Nearly 1 million working adults in Indiana lack the skills necessary to make a living wage. Most have no college education, many didn’t finish high school, and some speak little or no English.
About a year after identifying the problem in a groundbreaking assessment of the state’s adult education and work force training needs, the Indiana Chamber of Commerce this morning unveiled a series of recommendations intended to fix it.
“There is a lot of room for improvement,” said Mark Lawrance, the chamber’s senior vice president of foundation and operations.
Among the challenges: Adults who need assistance must find their way through a complicated system that includes more than 20 programs offered by four major providers – the Department of Education, the Department of Workforce Development, the Family and Social Services Administration and Ivy Tech Community College.
So the chamber hired the Colorado-based National Center for Higher Education Management Systems to prepare the policy proposals released today. A Lilly Endowment grant covered the undisclosed expense.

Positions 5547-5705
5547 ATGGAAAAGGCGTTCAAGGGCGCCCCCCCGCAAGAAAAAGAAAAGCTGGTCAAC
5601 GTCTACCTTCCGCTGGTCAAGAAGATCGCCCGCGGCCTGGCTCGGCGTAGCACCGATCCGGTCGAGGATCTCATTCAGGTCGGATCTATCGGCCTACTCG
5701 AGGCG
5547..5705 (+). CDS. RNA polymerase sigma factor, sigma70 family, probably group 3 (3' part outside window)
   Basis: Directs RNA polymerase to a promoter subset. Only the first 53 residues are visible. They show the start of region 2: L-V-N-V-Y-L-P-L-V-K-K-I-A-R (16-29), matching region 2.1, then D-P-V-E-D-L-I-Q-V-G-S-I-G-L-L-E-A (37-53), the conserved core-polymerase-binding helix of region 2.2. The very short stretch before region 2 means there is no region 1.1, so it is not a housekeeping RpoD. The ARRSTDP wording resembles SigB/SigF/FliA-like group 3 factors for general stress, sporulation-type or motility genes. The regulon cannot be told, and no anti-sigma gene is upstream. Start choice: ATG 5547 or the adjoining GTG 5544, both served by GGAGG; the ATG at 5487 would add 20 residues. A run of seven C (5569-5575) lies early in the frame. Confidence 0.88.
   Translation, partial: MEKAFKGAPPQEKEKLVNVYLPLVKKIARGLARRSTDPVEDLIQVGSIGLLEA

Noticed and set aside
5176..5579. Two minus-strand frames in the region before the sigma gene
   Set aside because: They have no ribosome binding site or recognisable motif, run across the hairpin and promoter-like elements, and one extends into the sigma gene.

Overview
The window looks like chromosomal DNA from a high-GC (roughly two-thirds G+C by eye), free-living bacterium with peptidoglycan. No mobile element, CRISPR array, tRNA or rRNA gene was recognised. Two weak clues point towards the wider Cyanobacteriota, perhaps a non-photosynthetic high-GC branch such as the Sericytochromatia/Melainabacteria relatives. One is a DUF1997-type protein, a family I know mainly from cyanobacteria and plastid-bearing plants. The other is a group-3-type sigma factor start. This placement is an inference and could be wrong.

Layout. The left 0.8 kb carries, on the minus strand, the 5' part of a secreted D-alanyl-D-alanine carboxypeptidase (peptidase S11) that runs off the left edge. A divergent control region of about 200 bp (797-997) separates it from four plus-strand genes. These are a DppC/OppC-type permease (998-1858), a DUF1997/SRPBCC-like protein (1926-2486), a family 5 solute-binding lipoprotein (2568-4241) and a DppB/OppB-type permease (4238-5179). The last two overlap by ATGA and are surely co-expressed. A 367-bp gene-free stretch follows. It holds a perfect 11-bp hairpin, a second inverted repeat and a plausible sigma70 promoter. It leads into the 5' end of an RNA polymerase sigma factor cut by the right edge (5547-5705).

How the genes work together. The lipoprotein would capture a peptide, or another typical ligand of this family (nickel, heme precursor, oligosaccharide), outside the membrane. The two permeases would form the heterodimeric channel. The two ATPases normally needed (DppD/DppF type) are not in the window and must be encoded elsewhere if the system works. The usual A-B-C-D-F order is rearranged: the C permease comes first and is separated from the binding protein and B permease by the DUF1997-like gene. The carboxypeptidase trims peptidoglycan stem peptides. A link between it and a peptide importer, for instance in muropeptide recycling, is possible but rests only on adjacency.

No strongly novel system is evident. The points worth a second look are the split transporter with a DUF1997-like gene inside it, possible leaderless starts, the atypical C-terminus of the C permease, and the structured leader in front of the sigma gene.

The recommendations are more general than prescriptive. The 24-page report called for creating a statewide coordinating body, developing common goals and an accountability system, aligning services among providers to improve collaboration, making training more affordable and increasing awareness of the opportunities.
Improving state workers’ skill sets has long been one of the chamber’s top priorities, Lawrance said.
“The connection between work force development and economic development is very clear,” he said.
It’s also clear that Indiana has a lot of work ahead. But Lawrence said after last year’s report – the first of its kind in the country – the state has gained momentum as stakeholders began working together to address the problem.
“We hope this document serves as a blueprint for what can happen,” he said.